Two cyclists embark on adventure ride from Kivalina to Kotzebue – The Arctic Sounder

September 12th 6:45 pm | Alena Naiden

Alaska is never short of outdoor adventures, but only some go beyond good exercise and beautiful scenery and turn into trips focused on local history, culture and bonding.

At the end of last month, two Kotzebue friends, Frank Lane and Kris Rose, rode their fat tire bikes almost 80 miles from Kivalina to Kotzebue, enjoying the summer Northwest Alaska coast full of colors and wildlife and exchanging knowledge they have. Rose shared with Lane his experience of planning outdoor adventures, and Lane told Rose stories about his home and the history of the area

“I would tell him when we were at Battle Rock: ‘This is where my people from Point Hope battled with the Noatak people.'” Lane said. “The history behind the whole coast — you know, the people that lived there.”

For Rose, learning about the history and the culture of the place made the trip much more meaningful — “kind of like looking at a picture versus looking at a picture with a caption,” he said.

“That was really amazing to do that with Frank because he knew it all, and I could tell that it all meant a lot to him,” Rose said. “Other than that, it would have just been, you know, some good exercise and some beautiful scenery. But with that, it was really special.”

Rose grew up in Palmer but moved to Kotzebue in 2010, originally as a teacher and now as a fire department employee. He and Lane worked together during Search and Rescue operations, but the two really met and started planning their trip when Lane saw Rose crossing a lake on his fat tire bike in winter.

“I just started talking to him and, you know, we put two and two together,” Lane said. A few years back, Lane attempted to walk from Kivalina to Kotzebue, but seeing Rose riding, he thought about how much time a bike can help save on such a trip. … It was both of our ideas coming together.”

Lane bought a bike at the beginning of the summer, and the two men started getting ready for the trip. They took off from Kivalina on Monday, Aug, 22, and made it to Kotzebue Friday, Aug. 26, seeing belugas, porpoises, bears, and chum salmon jumping in the water along the way.

Some spots of the trail were perfect to ride, while others were soft, and Lane and Rose needed to push their bikes through them.

Crossing the fast Anigaaq current, sleeping in cabins, conex and in a tent, bikers rode about 20 miles every day. But on the fourth day, the headwind was stronger than 35 miles per hour and waves were too tall to let bikers ride on the coast: soaked and tired, they needed to go around bluffs.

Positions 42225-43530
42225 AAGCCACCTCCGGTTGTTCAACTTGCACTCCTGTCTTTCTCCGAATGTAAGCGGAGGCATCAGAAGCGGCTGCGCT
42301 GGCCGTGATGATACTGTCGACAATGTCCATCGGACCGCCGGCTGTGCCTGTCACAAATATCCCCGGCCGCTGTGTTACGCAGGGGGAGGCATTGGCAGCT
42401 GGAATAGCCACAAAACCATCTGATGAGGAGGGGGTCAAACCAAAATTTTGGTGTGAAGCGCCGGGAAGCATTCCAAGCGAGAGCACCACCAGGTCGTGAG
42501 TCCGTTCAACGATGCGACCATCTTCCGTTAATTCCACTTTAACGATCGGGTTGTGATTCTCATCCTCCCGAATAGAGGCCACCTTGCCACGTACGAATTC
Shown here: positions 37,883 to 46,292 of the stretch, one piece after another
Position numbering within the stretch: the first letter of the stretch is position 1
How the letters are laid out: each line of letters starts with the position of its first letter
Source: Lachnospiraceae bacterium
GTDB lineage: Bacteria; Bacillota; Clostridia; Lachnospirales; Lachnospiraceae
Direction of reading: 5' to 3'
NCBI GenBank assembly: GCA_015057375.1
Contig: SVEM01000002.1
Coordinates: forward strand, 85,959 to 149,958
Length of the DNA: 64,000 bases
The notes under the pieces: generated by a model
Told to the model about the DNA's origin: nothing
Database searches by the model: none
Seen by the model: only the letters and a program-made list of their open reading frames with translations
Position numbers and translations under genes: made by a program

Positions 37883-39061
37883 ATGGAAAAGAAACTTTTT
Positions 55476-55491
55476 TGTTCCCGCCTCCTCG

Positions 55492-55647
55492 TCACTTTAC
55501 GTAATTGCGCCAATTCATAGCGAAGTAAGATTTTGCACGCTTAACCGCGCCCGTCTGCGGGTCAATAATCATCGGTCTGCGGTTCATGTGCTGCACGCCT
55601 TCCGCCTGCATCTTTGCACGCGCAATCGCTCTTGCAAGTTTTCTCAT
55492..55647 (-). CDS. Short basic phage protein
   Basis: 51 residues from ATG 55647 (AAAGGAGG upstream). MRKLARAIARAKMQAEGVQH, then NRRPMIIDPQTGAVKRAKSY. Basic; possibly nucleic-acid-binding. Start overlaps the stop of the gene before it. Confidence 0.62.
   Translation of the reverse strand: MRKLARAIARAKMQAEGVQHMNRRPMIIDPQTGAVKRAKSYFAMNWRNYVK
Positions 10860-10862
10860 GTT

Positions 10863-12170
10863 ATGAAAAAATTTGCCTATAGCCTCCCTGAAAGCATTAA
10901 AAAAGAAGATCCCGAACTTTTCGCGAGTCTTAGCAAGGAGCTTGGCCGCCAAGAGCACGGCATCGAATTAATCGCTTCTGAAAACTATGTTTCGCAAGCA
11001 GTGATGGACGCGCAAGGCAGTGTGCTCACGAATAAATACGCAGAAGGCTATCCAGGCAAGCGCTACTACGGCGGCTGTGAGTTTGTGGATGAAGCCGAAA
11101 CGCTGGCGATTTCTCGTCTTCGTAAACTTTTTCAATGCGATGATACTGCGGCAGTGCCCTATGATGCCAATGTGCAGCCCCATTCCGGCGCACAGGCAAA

“I think we only made it about nine miles that day,” Rose said. “It wasn’t anything we couldn’t do but would have preferred for that to not happen.”

While for Rose, this wasn’t the first adventure of this kind and scale, Lane enjoyed his first long fat biking trip. Born and raised in Northwest Alaska, Lane is 59 and is working hard to stay active, despite — or because of — his asthma. He runs and rides his regular bike in summer, snow machines in winter and is now excited to use his fat bike more.

Lane’s father was a runner even in his 60s, he said, and had a big influence on him.

“He would always say, ‘When you get older, you gotta keep moving. You can’t stop moving around — you’ll get soft. You don’t want to get soft,'” Lane said. “I’ve been retired for like five years now, and I’m more active.”

Rose become another inspiration for Lane. As an avid outdoorsman, Rose showed Lane the secrets of packing light, and while the two were on the trail, he supported Lane and helped him during difficult stretches.

“I would take any trip out there with Kris,” Lane said. “He’s a real go-getter, and, you know, he set the bar high for me. … It was tough, but as I said, Kris would always be there and wait for me and help me a lot.”

The bikers stopped in several places and villages, including Sisualik, where Siikauraq Tukumiq caught a glimpse of them.

“It was so great to see these guys and hear of their adventure as they passed through Sisualik,” she said in her Facebook post. “They are doing what people dream of doing. Such an inspiration.”

Besides the thrill of an adventure, crossing the terrain was an experience close to Lane’s heart. Since he was 10, he would head that way with his grandfather on a snowmachine, seeing family members in various places on the way.

“I go to Point Hope every year and I see the terrain all the time, but it’s all white and it’s all the same,” he said. “I wanted to see it as it’s in the summertime, you know, when you really get down to it — I mean, really take a look at it. That’s been one of the things in life I wanted to do.”

The scenery astounded Lane, but he also noticed the changes happening to the area.

“I was overwhelmed to see all that there’s hardly anybody out there anymore that are at the camps anymore,” he said. “That’s one thing I recognize because it’s too expensive to live out there in the country. But it’s really, really, really beautiful.”

After the two bikers made it to Kotzebue, Lane felt like he was “drunk on fresh air” and breathing easier than before.

In fact, the next day after he got back, he ran a half marathon in Kotzebue. Now, his mind is on more biking adventures — for example, riding from Point Hope to Kivalina to finish the whole trail along the coast.

“I think we’re gonna do more trips,” Lane said. “I’m sure we’re going to do that — now that I had a taste of it.”

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